After years of working with local jewelers who cast, finished, and sized our jewels, which was after years of my finishing the jewelry in our dining room, we finally set up our own jewelry shop at the Peg and Awl building! In addition to designing the jewelry and packaging, we now do the entire lost wax casting process in house – making molds, waxes, casting, and finishing!

Jewelry remains a Peg and Awl outlier (we all need outliers!) as it is not useful like our other objects are useful. It is symbolic, representative, adorning, and meant to be part of an ongoing narrative. I am drawn to making jewelry as objects that continually flow through human hands, like objects at a flea market – all symbolism and storytelling and marks of use from imagined pasts and futures.

We love digging into history and happenstance for our collections, and have been working on a few tricky ideas which we hope to be able to share with you soon! Until then, peak inside our workshop and collections.

Rubber molds.
Waxes of Foundlings Earrings!
Flasks for plaster molds.
Nitrogen regulator to keep the casting operator oxygen-free!
Getting ready to cast!
Our first in-house silver tree!
Liver of Sulfer to blacken the details. How to (re)oxidize your jewelry below.*
Ready for finishing and polishing. The details will hold onto the black/oxidized finish.
Polishing the insides of the rings. 
Stamping the Peg and Awl mark in our rings!
Finished pendants from our Botanical Collection.
Epic Desk Caddy atop my first and still-used jeweler’s bench — a gift from my dad after receiving a high school scholarship for a summer art program at Moore!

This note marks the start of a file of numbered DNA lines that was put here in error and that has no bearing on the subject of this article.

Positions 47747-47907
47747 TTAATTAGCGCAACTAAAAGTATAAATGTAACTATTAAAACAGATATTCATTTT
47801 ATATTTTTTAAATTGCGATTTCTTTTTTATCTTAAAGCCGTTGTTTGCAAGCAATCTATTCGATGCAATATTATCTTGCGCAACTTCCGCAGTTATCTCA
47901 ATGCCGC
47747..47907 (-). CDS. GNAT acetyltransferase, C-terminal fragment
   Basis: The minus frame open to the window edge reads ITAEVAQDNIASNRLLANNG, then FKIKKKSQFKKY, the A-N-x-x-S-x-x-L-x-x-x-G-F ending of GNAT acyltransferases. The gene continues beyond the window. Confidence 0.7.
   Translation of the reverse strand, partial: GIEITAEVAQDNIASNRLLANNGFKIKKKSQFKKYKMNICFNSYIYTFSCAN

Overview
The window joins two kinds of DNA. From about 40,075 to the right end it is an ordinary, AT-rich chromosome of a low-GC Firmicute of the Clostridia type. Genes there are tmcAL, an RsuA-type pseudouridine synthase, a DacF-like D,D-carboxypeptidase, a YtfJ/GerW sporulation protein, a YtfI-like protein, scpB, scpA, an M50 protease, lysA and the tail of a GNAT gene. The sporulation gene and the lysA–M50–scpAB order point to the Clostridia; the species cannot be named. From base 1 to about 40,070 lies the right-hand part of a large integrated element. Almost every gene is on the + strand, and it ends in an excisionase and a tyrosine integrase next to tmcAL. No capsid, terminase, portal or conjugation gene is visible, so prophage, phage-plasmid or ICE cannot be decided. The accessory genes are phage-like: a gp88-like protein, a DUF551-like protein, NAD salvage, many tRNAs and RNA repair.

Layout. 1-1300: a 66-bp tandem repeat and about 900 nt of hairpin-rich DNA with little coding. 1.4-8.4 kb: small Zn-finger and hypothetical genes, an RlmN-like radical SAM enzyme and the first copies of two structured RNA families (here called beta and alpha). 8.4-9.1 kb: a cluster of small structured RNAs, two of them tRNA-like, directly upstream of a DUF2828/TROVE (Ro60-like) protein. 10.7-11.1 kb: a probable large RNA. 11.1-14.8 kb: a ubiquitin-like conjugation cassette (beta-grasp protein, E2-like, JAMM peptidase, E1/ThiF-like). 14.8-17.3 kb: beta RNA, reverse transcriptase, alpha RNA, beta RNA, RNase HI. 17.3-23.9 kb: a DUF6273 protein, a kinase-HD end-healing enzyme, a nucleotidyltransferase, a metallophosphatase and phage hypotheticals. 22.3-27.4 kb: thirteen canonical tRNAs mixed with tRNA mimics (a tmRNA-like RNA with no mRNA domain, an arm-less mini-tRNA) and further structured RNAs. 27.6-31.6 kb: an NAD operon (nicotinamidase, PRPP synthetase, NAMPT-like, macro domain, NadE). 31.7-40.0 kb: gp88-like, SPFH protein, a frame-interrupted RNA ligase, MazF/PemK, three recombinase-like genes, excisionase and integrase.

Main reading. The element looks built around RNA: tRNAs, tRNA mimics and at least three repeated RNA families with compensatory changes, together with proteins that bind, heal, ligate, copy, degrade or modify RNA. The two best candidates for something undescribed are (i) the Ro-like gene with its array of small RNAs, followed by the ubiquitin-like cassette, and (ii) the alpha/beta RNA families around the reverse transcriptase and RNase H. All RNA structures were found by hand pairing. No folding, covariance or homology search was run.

Foundlings Collection

Foundlings is a collection that has come to life through the layering of hands that make. 

One end-of-winter morning, we ventured out into the last grey of the season-leaving, amongst sagging time-worn tables that house trash and magic. Flea markets are often secret repositories of history, and we were about to dive backwards some 200 years, as sparkly creatures, patiently waiting out their decades of idleness, nearly rose up from their tattered box to greet us. Farm animals, imagined animals, flowers, and other wonders of the natural world – painted by unknown hands in an unknown time, fairly pulsed with scintillating energy upon nests of scritchy, scratchy handwritten ledgers, lessons, and language, impeccably penned by generations past.

Our discovery of these mischievous old fellows has led to yet another transformation. A select few have been carved and cast to retain their child-like style and to celebrate the expressional whimsy of each nurtured creature.

Terran Necklace, a tulip!
The original flower ledger art that we discovered at a flea market.
Adding details to the cat creature Ash from clay for molds.
Sculpted cat face models of Foundlings Earrings.
The original tapir that we named Fern.
Fern Earrings cast from the found artwork.
I love working on the packaging for jewelry, ‘tis where we add the layers of story!
Sketching the design for the Foundlings booklet.
Foundlings packaging in the works.
Dip pen on this lavish paper, a little bleedy, a lot magic!
Foundlings, boxed! The perfect addition of the little jewelry boxes that Walter made from our scrap pile.
Final Foundlings packaging, printed locally by Fireball Printing.